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Shedding light on a dark and droll Irish masterBy Mark Harman, 12/08/96
The novels and plays of Samuel Beckett appear to equate life itself with aimless loitering and unending decrepitude. Yet Beckett's own life, as narrated by James Knowlson in this engaging biography, was more adventurous and gregarious than his bleak vision of the human lot might lead one to suspect. For many years Beckett struggled with his depressive temperament. Then, at age 39, he had a revelation in his mother's house in Foxrock, near Dublin, and came to accept "the dark'' in himself as the commanding side of his personality. All of a sudden, Beckett, who had been only sporadically productive until then, turned into a highly energetic, protean artist.
Born in 1906, he came from a well-to-do Irish Protestant family, remotely descended on his father's side from French Huguenots. Not surprisingly, he soon grew to loathe the puritanical Catholic ethos of the newly independent Irish Free State and began to contemplate a future for himself outside Ireland, where the public seemed to him hopelessly philistine. However, unlike that other great Irish exile, James Joyce, he had difficulty making a definitive break with Dublin. Even after giving up a lectureship in French at Trinity College and eventually settling in Paris, he kept returning, incapable of separating himself completely from his pious mother and her "savage loving.''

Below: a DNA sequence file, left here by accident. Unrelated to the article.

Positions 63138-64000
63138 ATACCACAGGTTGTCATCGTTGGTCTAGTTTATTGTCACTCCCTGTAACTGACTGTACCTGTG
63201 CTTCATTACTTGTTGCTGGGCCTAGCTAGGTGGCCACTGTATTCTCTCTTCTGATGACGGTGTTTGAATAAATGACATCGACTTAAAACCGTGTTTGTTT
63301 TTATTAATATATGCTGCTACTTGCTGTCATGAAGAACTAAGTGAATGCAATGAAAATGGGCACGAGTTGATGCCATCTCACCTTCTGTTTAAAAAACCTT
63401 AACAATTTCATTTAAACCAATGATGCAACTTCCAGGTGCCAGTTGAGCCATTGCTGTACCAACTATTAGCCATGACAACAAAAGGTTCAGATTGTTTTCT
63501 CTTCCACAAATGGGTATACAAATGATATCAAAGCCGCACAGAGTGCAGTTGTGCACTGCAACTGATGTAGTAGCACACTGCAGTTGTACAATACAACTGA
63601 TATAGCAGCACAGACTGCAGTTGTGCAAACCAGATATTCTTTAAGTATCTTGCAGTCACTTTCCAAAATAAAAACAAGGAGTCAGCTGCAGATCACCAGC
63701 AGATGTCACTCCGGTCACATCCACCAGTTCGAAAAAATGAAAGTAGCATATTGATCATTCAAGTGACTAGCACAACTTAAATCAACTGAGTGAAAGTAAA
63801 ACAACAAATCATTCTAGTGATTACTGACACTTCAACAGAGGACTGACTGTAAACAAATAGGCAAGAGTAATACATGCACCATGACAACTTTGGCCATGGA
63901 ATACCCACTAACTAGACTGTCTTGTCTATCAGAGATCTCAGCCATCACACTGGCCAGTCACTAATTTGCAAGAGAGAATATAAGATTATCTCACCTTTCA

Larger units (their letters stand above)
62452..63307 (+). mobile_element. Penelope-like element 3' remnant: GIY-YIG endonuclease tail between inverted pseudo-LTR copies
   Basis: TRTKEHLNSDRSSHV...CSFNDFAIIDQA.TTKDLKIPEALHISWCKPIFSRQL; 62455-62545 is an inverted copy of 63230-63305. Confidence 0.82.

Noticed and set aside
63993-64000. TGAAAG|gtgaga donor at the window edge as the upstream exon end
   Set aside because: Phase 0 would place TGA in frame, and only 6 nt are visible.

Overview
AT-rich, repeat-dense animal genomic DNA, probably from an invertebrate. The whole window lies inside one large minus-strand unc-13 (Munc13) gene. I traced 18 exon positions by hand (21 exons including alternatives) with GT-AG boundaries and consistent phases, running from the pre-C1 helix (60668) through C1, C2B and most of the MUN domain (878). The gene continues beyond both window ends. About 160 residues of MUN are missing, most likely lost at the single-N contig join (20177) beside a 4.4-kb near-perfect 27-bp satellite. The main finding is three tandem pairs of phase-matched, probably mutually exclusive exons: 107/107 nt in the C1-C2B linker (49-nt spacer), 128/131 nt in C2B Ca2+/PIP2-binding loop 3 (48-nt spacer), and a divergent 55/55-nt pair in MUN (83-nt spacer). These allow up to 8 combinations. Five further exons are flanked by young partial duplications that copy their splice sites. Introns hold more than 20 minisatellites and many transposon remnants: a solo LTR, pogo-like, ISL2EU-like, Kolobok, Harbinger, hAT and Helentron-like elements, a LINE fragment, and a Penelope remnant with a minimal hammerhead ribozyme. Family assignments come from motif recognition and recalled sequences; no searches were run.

A two-year course of therapy that he underwent in the mid-'30s at the Tavistock Clinic in London was as pivotal in Beckett's development as were Hermann Hesse's sessions with his Jungian analyst in Switzerland. It not only halted the palpitations from which Beckett (like the hero of his first novel, "Murphy'') suffered but helped him counter his self-absorbtion with a solicitude for friends, family and individual victims of oppression. Later in occupied France, he and his longtime companion and eventual wife, Suzanne Deschevaux-Dumesnil, worked for an underground French cell supplying strategic information to British intelligence. Narrowly escaping the Gestapo, the two spent the remainder of the war years masquerading as peasants in the small village of Roussillon, where Beckett wrote his last English-language novel, "Watt.'' After the war he switched to writing almost exclusively in French, a decision that enabled him to ditch the trappings of naturalistic fiction and forge a spartan prose devoid of the quasi-Joycean displays of erudition that mark -- and occasionally mar -- his earlier work.